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Meet Kishore Biyani, the man who’s just sworn off e-commerce, at TechSparks 2017

Deepika Singhania
10th Jul 2017
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“Startups only make sense if they add value to the economy, otherwise they are not important.” Strong words, that too from the doyen of Indian retail Kishore Biyani.

The Founder and CEO of Future Group has always unapologetically vocal about his views on the relevance of startups in the present scenario, especially when profits are not yet a part of the big picture for many of them.

During a fireside chat with YourStory founder and CEO Shradha Sharma at TechSparks 2016, Biyani stated that he wasn’t “anti-startups”, but merely that he doesn’t see the point of startups if they didn’t add any value to the economy: “I think business should be created for the long term. Once you start making a business for exit, you cannot create.”

In that interaction, which ended with a standing ovation from the audience, Biyani had unabashedly admitted that he had failed at doing business online several times. At the time, Future Group had placed all its online bets on FabFurnish.com, its third foray into the online space after Futurebazaar.com and BigBazaarDirect. FabFurnish too failed to survive.

Less than a year and Rs 300 crore later, Biyani announced in late June that he had decided to write off e-commerce, at least for the next two years. The Group is instead focusing on streamlining its brick-and-mortar businesses, which generate far higher returns.

After last year’s barrage of one-liners, which had the audience in splits, we can’t wait to see what Biyani has in store for us this year. The offline vs online vs omnichannel debate is just heating up. More than a few people are asking tough questions about the viability of startups (9 out of 10 startups fail – there’s no denying that) and whether startups are really making a difference to the economy (we believe they do!). Passions will run high at this year’s TechSparks and when there’s a seasoned businessman like Kishore Biyani in the mix, things are sure to get super-interesting.

TechSparks 2017 is all about initiating dialogue and discussion that have the potential to sharpen the focus on the challenges and perceptions of the startup ecosystem. The focus is on innovators who are in it for the long run to make a real difference, on ideas whose time has come, on people who are looking to drive India’s growth and prosperity (and not just their own). After all, it’s all about making it matter – for everyone.

Head over here to get your passes to TechSparks 2017.

 

Undoubtedly, the startup ecosystem today supports an entrepreneur with an idea that solves a problem. If there’s a fire in their belly and they’re ready to jump into the fray, even with half-thought-out business models, they often find someone to invest in them. (It’s a different matter that many a time, even entrepreneurs with great ideas and a solid business plan don’t find the backing they deserve.) While some go on to make a mark, the fact remains that success cannot only be measured by another round of funding, but by how sustainable the innovation is, and if it has a clear plan on how it will turn profitable. Because ultimately, a business succeeds only if it makes a profit, and in the larger scheme of things, drive the economy through creation of jobs.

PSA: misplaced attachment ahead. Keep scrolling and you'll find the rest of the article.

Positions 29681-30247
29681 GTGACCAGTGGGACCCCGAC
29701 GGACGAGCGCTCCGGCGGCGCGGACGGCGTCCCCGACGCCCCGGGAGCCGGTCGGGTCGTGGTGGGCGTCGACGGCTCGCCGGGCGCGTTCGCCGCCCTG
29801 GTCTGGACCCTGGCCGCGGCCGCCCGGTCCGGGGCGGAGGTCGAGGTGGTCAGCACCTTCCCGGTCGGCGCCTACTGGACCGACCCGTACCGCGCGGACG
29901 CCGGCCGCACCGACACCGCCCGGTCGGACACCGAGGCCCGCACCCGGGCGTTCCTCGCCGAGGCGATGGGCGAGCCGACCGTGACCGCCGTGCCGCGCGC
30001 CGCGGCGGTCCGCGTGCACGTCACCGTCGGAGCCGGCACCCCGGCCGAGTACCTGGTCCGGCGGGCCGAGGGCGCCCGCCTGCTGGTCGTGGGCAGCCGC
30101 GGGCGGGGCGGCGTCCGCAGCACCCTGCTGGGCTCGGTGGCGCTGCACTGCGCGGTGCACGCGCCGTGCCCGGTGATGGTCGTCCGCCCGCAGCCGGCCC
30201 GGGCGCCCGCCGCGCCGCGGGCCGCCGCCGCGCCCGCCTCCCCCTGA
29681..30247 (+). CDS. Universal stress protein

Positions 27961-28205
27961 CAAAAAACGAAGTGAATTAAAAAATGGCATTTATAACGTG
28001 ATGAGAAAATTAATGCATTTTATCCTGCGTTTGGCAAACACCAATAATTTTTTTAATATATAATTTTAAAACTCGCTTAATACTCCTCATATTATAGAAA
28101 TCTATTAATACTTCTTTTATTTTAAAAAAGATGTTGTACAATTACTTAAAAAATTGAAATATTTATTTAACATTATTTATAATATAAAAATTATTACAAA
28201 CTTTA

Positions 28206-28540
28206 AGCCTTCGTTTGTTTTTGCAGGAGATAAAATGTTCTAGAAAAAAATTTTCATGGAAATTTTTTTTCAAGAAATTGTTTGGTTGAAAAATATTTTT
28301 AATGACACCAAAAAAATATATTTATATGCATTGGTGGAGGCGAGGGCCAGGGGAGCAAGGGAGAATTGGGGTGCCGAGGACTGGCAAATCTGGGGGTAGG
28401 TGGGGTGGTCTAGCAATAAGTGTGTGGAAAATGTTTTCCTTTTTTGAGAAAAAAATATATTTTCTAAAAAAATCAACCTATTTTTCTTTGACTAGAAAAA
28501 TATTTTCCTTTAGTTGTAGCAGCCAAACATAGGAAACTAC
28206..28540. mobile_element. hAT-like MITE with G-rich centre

A greater number of startups doesn’t automatically mean more employment opportunities. The jobs will come once a startup starts to build on its financial gains, and has enough money to hire more resources. If a startup is barely managing to make ends meet, then it is surely not in a position to do this.

The other area of concern is the emergence of the me-too players. In recent times, we have seen an increasing number of startups shut down because someone already had the same idea as them and were doing it better. While there is only so much room for healthy co-existence, there has to be a clearly-thought out game plan to stand out and succeed.

The last few years have seen a high-pitched contest for startup investments. But the times are changing and a more grounded picture has started to emerge. Once the dust has settled down after the high valuations and the funding frenzy, then what’s the plan for the long haul? What are the business models that make sense and how can startups turn their business sustainable and profitable?

This year’s TechSparks will focus on these aspects. The idea is to initiate dialogues and discussions that have the potential to drive the focus to these issues in the larger picture. So the focus is on innovators who are in it to make a real difference, whose idea’s time has come, those people who are looking to drive India’s growth and prosperity. After all, it’s all about making it matter – for everyone.

Head over here to get your passes to TechSparks 2017.

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